Spring-time driving - with a little winter, autumn and summer, too!
Melbourne is often said to experience four seasons in one day and, despite its promise of warmer more settled weather, spring is the time when this can happen most. The new season's weather in Victoria really can "spring" from a sunny to driving rain and back to sun again, all before lunch time.
So, what should you do if you find yourself on a leisurely Sunday drive and all seasons descend on you?
Adapt to the conditions
Speeds on Victorian roads are set at safe limits for normal conditions but you need to be able to adapt to changing conditions, such as lowering your speed should you be hit with foul weather. Driving at 100km/h isn't going to cut it when that dark cloud looms, visibility is poor and the rain comes
Roads change throughout the day and you need to be able to adapt your driving style to suit the road you're on. Be aware that roads are often at their most slippery just after the rain starts. This is because all the oil and fluids that have built up on them over time are brought to the surface by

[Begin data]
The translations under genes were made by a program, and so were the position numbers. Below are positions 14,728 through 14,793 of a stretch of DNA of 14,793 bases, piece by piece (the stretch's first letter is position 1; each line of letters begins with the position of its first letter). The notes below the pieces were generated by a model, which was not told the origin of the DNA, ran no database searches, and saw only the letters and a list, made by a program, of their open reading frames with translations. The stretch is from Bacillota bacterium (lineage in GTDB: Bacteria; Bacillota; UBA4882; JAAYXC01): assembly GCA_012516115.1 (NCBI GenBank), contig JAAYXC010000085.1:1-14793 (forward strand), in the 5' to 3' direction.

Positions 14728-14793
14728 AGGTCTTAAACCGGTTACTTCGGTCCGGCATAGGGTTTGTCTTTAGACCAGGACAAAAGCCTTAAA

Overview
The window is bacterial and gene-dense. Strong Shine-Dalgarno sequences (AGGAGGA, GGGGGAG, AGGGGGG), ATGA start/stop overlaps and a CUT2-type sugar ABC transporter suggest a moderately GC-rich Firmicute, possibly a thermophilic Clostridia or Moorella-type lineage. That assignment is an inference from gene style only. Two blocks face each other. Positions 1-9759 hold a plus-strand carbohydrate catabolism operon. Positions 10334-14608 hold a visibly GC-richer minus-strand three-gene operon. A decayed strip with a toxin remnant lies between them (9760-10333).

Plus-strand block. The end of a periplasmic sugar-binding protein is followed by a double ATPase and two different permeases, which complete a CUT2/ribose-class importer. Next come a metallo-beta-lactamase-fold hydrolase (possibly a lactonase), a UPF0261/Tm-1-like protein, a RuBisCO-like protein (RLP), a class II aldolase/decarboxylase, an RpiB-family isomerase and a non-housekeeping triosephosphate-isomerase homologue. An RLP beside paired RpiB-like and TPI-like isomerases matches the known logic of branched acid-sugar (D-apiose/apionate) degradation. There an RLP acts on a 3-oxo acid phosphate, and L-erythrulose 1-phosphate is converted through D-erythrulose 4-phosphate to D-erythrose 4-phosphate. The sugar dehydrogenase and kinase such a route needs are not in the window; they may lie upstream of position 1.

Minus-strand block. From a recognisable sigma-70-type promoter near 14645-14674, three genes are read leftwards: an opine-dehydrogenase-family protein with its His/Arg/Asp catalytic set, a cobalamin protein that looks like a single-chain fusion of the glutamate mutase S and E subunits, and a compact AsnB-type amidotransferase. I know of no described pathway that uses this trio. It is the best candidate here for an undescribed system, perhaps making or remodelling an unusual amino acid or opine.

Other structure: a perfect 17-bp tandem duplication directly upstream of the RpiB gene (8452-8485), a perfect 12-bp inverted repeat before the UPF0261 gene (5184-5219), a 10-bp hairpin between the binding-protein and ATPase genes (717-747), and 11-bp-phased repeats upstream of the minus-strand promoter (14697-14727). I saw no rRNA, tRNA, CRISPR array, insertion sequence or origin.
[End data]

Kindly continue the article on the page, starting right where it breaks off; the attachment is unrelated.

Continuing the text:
the water on the road.
Give other road users more room, make yourself more visible
When conditions are bad we need to give ourselves and those around us more time to react. Simple things like increasing the distance between you and the car ahead, or turning on your lights to make yourself visible can make a huge difference.
Avoid sudden changes of direction and lane changing
When conditions are really bad, the risks in driving are amplified. There's less grip on the road when it is wet and sudden movements, like quick lane changes or swerving, can lead to loss of control.This is particularly true if conditions are icy.
Jim Morrison sang "Keep your eyes on the road, keep your hands upon the wheel" in 'Roadhouse Blues' and it's the best advice when road conditions turn particularly nasty. Like risky lane changes, the potential for distractions like phones' to mess with your driving is
increased. And while cranking up the stereo can be fun while driving, turning the radio down or off is another way you can increase your concentration when you need to.
For more tips on driving in changing weather check out the TAC and VicRoads websites.